1971 Fairfax, VA, 7 years old
I didn’t know why ponies were angry. I just knew that they were. I loved them anyway. And they dumped me off almost every week. Jumping was a fancy way of saying ‘falling off’. Until Chipper. He wanted to jump. The gray Connemara pony surged towards the tiny vertical, forgetting the small girl on his back, and sailed over it; a winged creature, taking his place among the gods. I was captured, hooked more completely than the most hopeless addict. This was part of my being. Something I could not now live without.
1974 Fairfax, VA, 10 years old
Light hooves danced to the three beat rhythm of the canter, drumming away all thoughts of school, homework left undone, tests not studied for, and always and forever, not fitting in. Heavy clouds hurried the evening on, but my voice rang out in a tuneless song as I rode, defying the clouds, refusing to become earthbound again, just yet. My legs wrapped around the black pony’s barrel, matching his quick mind and body. We both loved becoming wild things again. Freed from his paddock, this girl was a scant price to pay for the chance to run again. And no one had told me he was unrideable.
1980 Saugerties, NY, 15 years old
Slow hoofbeats echoed along the trailer park road, as I led the trail ride of kids out of the woods, and back through the quiet street to the barn. My horse was light, moving to my legs, as I turned to assess my charges. I don’t know why I turned, but we felt it, before it happened, the brown mare and I. One of the horses bolted. Wild eyed, he ran for the barn. It wasn’t even a fully formed thought; I asked the mare to stop him, and we body blocked the large horse before he’d gone three strides. I grabbed his bridle, and the bridle of the sorrel gelding who followed behind. We pranced all the way back to the stable, one horse on each side of us, as I held their reins. I was part of the brown mare, and she was part of me. We were better together.
1981 Saugerties, NY, 16 years old
Shafts of light sliced the narrow tie stall, leaving the cobwebbed corners darker by contrast. I needed to say goodbye. I was moving away. I’d never see the liver chestnut mare again. I murmured something unintelligible as my hand brushed along her hip. I could feel, more than hear her release of breath, and I slid in beside her, close enough for her to bite, if she chose. With others she often chose. I didn’t care. If that’s what she needed to do, then so be it.
How many hours had we spent riding the mountain trails together? I closed my eyes and we moved as one again. She was the light slicing through these dark years.
My thoughts stilled, narrowing to each single breath. She was no longer ‘horse’, and I was no longer ‘girl’. For a timeless instant, I slipped those bonds. She let me in and I shared a place that was home to her; entirely new to me. We were breath, body, heart, longing… No words, no thoughts; just being. I was lost, and I was home. With no way to describe it, this experience haunted me, nudged at me, and called to me, until decades later, I would find it again.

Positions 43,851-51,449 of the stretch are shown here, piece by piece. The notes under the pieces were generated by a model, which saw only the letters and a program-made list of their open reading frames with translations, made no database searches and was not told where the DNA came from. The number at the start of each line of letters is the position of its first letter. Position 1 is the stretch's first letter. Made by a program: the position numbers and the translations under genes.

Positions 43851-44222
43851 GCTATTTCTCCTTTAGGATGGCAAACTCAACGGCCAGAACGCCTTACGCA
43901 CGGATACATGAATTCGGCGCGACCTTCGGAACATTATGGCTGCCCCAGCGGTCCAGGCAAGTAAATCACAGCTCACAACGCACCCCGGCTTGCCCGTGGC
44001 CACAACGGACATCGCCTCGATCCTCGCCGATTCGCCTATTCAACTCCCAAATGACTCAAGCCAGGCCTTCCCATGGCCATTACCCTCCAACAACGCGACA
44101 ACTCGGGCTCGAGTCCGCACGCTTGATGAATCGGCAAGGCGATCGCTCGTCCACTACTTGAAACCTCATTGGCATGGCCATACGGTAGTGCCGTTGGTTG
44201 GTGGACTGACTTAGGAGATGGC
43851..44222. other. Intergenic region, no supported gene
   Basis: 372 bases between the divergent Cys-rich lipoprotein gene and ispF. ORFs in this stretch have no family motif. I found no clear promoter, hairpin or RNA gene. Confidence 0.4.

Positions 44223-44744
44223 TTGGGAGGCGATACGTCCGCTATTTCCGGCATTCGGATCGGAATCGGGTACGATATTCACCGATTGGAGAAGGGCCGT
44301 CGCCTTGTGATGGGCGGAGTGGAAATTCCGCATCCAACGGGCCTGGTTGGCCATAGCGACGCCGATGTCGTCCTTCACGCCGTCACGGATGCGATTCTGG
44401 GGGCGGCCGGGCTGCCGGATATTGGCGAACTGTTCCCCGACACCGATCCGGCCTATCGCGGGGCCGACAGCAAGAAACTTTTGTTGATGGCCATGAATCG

1988 Raleigh, NC, 23 years old
My hips lightened and swayed to the mare’s trot, my hands softened, feeling for her mouth, inviting a different conversation. And she answered; back lifting to my seat; power and grace, as she danced me round the rail. I can still hear my instructor’s voice, “That’s it! Do you feel it?”
I felt it. And it sung of something more. Something magical, that I’d only just peeked at through the veil. I had no idea yet what this meant for my life. But it called me to follow, no longer content with anything less.
2005 Zebulon, NC 41 years old
Evening chores finished, I joined the circle of mares, standing quietly in the run in shed. The trees on the east side of my farm shone gold with the last sun. A deep breath stilled my thoughts. My energy grated on their quiet. I was the guest here. Another breath… matching them. Each mare filled the space, overlapping with the others as intimately as hands held, fingers entwined. Actual touch would have broken this bond. I joined them, my edges softening. Halley, Willow, Neechee… each different, each unique; they allowed me in. I was the rank beginner, receiving indulgence for my awkwardness. This was their world. Where I thought myself superior, with language, technology, and self absorption; here they were masters. I’d never known such communion. They lived in a world connected. I was the stranger in a strange land.
These are breadcrumb moments, leaving watermarks on my soul. Horses calling me to something deeper, truer. I didn’t understand their importance at the time. That would come later…